• MaryAnn

    Have you seen the last episode of Ashes to Ashes? It would be interesting to see you review these all over again from that perspective.

    I’ve seen all of LoM, and I’m in the middle of my first go-round with A2A (I’m in the middle of Series 2).

    I do feel that the two shows, while obviously connected, can stand on their own. I couldn’t have started writing about LoM without having seen every episode but I don’t feel like I can’t discuss it without having yet seen all of A2A. (Of course, if I feel differently once I finish A2A, I’ll let you know.)

  • MaryAnn

    The ugly building isn’t actually in Manchester, it’s the back of Stockport’s Council Offices tucked away behind Stockport Town Hall and yes it really looks like that.

    Does it seem weird that it’s standing in for police HQ? I mean, does it ruin the illusion of the show that the building isn’t what it’s supposed to be? (It drives me crazy when movies and TV get NYC architecture wrong.)

  • Just came across this La Chica de Ayer It’s a taste of the first episode of the Spanish version (translated as “The Girl from Yesterday” which was 1980 pop song.)

  • Jackie

    It doesn’t ruin the illusion of Life on Mars for me, as the Greater Manchester Police do have several Divisional HQs across the Greater Manchester boroughs which are generally fairly charmless 1960s concrete office blocks, so not too out of kilter with reality. It’s the right sort of building, it’s just that I happen to know that particular one (and have parked in the car park a few times). Plus in the 1970s, the (now defunct) Greater Manchester Council did have a direct role in running the Police, so sharing municipal buildings wasn’t unreasonable then, even if I know they never shared that particular one! The Greater Manchester HQ is an even uglier thing.

    For the second series I came across them filming once less than a mile from where I live. They’d filled up the area around a local park with catering wagons, trailers, lights. It was all rather impressive. I drove past about 3 hours later and there was no sign they’d ever been there!

    The really jarring one for Manchester (which Life on Mars never did) is that whenever a London-based series goes to Manchester for an episode, they always end up driving round and round Piccadilly (even though you can’t actually do that nowadays), then mysteriously loop around Manchester United’s Old Trafford ground, regardless of where they’re supposed to be going. Bit like every time a film visits London, they always end up driving up The Mall and turning in front of Buckingham Palace, no matter where they were supposed to be going to (or from). Getting the general geography wrong is far more noticeable, for instance when characters go from one East End location to another via Buck House!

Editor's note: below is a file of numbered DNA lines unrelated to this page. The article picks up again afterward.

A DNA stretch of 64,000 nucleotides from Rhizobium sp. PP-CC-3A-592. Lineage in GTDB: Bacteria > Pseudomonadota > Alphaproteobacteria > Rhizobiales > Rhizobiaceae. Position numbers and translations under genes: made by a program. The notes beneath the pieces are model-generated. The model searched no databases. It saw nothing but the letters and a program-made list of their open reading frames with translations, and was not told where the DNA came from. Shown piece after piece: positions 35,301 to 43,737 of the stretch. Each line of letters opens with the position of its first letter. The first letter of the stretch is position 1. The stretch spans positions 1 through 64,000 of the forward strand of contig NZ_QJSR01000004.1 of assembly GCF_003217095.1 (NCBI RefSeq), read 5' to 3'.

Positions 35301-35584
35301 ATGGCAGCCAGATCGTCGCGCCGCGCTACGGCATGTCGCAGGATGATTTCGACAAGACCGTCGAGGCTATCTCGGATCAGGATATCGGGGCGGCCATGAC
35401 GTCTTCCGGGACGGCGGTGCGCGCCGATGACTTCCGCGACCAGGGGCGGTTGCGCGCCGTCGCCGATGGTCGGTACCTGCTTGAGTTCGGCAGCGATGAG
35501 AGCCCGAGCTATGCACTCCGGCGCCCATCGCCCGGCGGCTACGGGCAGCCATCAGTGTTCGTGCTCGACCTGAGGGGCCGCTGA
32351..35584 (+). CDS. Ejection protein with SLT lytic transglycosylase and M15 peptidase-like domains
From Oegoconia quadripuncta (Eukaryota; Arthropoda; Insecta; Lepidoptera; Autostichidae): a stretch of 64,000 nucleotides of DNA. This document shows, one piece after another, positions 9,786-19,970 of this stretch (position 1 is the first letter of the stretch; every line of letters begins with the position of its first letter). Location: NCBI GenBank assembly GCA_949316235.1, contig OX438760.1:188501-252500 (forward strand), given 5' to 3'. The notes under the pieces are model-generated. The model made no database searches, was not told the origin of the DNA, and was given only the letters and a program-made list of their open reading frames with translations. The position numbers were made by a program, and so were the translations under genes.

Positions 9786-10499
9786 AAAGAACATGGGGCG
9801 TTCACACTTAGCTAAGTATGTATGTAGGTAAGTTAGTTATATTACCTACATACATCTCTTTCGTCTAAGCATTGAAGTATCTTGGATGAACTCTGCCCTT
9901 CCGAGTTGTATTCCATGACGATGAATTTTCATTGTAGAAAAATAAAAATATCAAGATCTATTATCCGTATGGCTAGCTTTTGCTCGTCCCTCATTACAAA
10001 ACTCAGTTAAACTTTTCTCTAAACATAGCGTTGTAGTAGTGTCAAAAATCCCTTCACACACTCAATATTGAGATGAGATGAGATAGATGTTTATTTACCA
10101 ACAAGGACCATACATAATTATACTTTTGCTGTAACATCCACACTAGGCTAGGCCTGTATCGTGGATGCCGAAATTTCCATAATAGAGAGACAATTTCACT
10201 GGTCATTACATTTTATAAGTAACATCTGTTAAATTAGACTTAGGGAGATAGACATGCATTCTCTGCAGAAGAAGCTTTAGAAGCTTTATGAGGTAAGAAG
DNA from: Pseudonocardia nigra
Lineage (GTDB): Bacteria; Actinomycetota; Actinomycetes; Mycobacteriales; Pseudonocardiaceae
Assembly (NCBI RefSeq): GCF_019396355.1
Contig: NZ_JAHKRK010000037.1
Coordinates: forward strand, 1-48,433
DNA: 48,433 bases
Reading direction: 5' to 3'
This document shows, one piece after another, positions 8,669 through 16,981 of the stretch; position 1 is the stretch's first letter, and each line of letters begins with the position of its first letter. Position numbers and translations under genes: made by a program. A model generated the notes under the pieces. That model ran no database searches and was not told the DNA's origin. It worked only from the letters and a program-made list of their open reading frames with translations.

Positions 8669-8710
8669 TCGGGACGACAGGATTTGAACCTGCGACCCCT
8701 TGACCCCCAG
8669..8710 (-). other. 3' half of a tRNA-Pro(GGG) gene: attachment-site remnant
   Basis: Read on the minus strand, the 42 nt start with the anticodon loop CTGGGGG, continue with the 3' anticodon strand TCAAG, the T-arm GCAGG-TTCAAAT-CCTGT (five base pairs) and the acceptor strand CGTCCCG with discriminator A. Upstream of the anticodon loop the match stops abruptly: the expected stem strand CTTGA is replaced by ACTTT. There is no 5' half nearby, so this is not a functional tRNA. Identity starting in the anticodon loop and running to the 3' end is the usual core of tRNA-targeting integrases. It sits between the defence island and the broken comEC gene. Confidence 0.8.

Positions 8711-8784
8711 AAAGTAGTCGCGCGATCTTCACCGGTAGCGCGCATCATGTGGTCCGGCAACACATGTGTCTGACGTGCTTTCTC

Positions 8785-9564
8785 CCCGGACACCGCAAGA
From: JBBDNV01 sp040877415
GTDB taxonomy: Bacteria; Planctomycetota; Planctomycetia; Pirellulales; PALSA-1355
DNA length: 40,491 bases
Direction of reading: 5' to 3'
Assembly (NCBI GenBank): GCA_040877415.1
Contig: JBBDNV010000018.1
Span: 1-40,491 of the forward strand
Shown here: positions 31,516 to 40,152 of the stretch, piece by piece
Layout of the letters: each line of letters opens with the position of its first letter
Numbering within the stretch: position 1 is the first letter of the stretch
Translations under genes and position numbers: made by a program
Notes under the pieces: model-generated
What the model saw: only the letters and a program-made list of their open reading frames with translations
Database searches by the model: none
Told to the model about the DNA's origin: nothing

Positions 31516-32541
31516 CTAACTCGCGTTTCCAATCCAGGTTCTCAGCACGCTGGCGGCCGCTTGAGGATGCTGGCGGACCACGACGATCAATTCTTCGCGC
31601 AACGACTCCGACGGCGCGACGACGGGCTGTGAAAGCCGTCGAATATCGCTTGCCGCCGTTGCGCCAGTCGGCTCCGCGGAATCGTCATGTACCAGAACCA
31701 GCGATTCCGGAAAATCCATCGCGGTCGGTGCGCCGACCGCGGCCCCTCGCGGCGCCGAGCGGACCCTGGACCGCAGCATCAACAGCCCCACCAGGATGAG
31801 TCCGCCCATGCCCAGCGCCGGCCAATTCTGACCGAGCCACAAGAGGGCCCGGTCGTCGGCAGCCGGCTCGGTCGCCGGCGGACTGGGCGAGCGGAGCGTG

Now Shameless, also filmed in Manchester had to construct an indoor set after the second series because they were sick of being bricked by the youths on the local estate who were annoyed at being portrayed as living an estate full of yobs. Channel 4 had a total sense of irony failure, but eventually gave up on the multiple restraining orders and built a duplicate estate set safely away from the original location.

  • AlsoKT

    Have you seen the last episode of Ashes to Ashes? It would be interesting to see you review these all over again from that perspective.

    I actually think that would be totally unfair to the people who haven’t seen A2A. It would be like reviewing Philosopher’s Stone from the perspective of Deathly Hallows. Not without merit, but definitely not to be done without lots of warning.

    Amusing from John Simm’s lips yet you are a psychological construct fell so charmlessly from Keeley Hawes’ lips.

    If I have to be the resident Alex Drake defender, I will be. I loved her and I thought she had boatloads of charm. Yes, right from the beginning. So there.